Many writers know that character description is essential to any story. However, many of those same writers find themselves unclear about how to get their audience to “buy in” to the vision of the characters that they know so well in their heads. So what’s a writer to do? Let’s take a quick look at two critical ways that a writer must communicate details about their characters to their audience.
But before we get started, let’s establish what character could be: any noun. Yep, a character can be a person, place, thing, or idea. This is both a profound and integral understanding for writers to make. Too many times, we neglect to give our characters their due—in particular because we assume that characters are only people. The fact of the matter is that sometimes our setting in the story can become a character as well. So, now that we know what character could be, let’s talk about how to make them come alive for your audience.
These are the details that are typical, familiar, and often solely relied upon by writers to convey characters to their audience. For example:
“Evangeline was tall for her age. At seven, she had already reached the height of five feet and four inches. The long, thick brown braid that hung down her back seemed to echo the impressiveness of her stature.”
In this example, the audience is told that a seven year old girl is tall for her age, her exact height is given, and she’s got long, thick brown hair, which happens to be braided. Fantastic. The audience can begin to visualize Evangeline. But for the audience to see what you see in your character and feel how you feel about your character, relying upon descriptors alone is not enough. As a writer, it is your job to make sure that the reader doesn’t have to fill in the blanks in terms of your vision. Your reader is not inside of your head and can never be without your invitation. So, let’s see how we can invite the reader in!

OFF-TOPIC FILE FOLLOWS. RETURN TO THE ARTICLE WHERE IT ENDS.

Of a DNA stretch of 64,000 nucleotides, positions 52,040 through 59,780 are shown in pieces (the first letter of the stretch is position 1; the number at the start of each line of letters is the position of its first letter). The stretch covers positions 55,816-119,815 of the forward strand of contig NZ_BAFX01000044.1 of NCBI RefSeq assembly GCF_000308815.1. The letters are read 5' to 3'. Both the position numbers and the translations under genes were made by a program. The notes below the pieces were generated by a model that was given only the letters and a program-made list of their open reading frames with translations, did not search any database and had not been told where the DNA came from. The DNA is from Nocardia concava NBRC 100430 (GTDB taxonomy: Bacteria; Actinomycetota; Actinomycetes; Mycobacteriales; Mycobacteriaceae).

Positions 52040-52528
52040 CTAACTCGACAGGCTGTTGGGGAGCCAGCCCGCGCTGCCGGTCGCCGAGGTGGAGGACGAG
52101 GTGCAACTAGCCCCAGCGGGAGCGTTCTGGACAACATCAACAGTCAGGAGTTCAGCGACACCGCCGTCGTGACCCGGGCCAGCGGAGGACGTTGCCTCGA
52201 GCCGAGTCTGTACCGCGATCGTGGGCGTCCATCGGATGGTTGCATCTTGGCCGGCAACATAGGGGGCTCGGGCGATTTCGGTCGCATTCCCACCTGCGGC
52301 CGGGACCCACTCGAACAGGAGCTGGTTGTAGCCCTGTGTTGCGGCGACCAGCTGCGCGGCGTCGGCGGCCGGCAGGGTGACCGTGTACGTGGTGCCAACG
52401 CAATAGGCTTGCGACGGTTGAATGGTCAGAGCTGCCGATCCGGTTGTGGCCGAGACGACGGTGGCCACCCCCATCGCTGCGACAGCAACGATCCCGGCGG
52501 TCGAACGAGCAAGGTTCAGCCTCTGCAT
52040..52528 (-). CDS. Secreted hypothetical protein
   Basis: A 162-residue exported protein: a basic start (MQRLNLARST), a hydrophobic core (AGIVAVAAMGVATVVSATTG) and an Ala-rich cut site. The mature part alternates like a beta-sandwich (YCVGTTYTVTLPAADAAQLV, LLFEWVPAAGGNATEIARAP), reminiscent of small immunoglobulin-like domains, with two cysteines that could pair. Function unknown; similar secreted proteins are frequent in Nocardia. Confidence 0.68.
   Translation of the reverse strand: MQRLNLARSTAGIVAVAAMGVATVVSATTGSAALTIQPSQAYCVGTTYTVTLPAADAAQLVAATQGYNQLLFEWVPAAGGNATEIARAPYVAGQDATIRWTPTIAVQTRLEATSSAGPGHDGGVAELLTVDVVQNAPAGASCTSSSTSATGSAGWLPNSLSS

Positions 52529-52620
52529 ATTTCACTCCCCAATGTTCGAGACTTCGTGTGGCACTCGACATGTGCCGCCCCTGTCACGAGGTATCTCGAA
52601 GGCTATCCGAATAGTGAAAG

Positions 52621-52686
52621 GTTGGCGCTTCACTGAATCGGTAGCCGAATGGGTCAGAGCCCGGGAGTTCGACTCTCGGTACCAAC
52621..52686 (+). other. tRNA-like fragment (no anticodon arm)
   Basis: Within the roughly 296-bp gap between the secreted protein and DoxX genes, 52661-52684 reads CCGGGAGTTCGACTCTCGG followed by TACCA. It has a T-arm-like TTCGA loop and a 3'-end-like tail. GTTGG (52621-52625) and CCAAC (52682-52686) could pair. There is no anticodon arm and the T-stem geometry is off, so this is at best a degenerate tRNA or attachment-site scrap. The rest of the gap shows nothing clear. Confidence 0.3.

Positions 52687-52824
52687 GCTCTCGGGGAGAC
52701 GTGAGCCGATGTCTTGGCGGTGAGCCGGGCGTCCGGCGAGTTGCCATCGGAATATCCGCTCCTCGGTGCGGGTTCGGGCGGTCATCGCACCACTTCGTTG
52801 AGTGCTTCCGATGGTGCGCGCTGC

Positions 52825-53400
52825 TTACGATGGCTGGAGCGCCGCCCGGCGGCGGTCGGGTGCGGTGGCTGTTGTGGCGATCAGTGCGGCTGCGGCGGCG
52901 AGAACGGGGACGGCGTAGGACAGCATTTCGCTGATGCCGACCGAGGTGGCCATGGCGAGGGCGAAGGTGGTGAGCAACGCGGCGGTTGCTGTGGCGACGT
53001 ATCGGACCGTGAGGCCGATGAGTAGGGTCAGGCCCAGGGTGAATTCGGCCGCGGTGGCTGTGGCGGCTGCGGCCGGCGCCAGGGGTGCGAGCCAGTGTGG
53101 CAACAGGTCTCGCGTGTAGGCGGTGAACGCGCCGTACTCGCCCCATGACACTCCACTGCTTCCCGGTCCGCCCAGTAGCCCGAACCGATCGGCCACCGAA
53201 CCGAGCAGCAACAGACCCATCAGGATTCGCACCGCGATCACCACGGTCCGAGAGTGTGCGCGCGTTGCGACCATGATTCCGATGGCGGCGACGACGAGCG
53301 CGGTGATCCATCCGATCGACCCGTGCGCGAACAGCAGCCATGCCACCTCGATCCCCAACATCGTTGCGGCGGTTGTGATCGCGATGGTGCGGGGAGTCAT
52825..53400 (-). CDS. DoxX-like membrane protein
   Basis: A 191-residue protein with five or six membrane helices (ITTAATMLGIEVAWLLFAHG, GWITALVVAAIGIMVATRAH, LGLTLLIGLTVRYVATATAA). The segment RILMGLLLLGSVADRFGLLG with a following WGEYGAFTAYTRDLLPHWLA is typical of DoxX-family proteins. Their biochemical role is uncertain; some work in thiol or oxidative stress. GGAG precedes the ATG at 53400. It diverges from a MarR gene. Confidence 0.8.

These are the details that many writers omit. When you include the essence of a character, you include thought, feeling, action, and response. These are the things that define the core characteristics that make a character a character. Let’s take the previous example and tweak it just a bit.
“Evangeline was tall for her age. At seven, she had already reached the height of five feet and four inches. The long, thick brown braid that hung down her back seemed to echo the impressiveness of her stature. I’m a tower to them, she thought. But they still look down on me. She frowned and slumped further in her seat.”
Now we get a sense of Evangeline. We can feel her frustration and sadness. We can see her more clearly because we see through her eyes.
The next time you are describing a character, don’t forget to ask yourself: Who is my character? Then by all means, show us!
Exercise Option: write 150 word paragraph that tells the reader about the person pictured above. How would the character feel about love? Be sure to use both descriptors and essence. Send us your exercise by 2.10.18 and we just might post it on our website in time for Valentine's Day!